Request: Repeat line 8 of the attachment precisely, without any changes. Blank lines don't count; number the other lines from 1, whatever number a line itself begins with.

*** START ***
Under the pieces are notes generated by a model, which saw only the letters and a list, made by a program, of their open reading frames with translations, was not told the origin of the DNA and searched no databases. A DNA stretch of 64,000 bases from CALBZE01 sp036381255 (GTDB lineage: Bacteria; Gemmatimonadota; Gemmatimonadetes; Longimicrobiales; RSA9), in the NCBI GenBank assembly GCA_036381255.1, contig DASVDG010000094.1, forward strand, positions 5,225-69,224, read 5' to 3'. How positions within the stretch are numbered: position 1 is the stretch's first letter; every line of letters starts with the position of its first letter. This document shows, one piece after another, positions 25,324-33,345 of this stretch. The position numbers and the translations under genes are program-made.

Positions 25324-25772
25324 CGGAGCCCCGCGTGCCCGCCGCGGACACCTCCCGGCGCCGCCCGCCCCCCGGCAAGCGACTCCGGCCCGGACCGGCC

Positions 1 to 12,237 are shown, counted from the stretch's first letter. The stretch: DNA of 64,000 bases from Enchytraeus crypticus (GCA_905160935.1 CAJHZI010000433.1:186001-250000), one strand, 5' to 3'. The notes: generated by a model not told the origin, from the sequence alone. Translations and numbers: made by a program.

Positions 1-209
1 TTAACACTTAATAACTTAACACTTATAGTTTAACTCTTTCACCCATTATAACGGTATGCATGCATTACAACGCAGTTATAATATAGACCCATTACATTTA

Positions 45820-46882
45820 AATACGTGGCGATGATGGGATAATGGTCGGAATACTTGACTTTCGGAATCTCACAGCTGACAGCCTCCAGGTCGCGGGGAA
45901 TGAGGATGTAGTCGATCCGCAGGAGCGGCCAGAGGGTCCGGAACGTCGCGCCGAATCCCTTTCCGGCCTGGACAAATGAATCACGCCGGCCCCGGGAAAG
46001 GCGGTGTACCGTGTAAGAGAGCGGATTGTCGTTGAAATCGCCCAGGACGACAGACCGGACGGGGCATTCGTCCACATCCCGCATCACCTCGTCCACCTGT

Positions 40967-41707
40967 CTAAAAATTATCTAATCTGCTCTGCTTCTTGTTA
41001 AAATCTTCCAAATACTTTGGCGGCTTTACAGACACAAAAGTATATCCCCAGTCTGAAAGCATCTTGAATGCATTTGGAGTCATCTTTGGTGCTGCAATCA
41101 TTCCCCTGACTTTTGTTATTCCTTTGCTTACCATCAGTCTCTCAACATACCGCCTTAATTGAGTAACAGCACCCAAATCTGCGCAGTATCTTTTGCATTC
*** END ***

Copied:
45820 AATACGTGGCGATGATGGGATAATGGTCGGAATACTTGACTTTCGGAATCTCACAGCTGACAGCCTCCAGGTCGCGGGGAA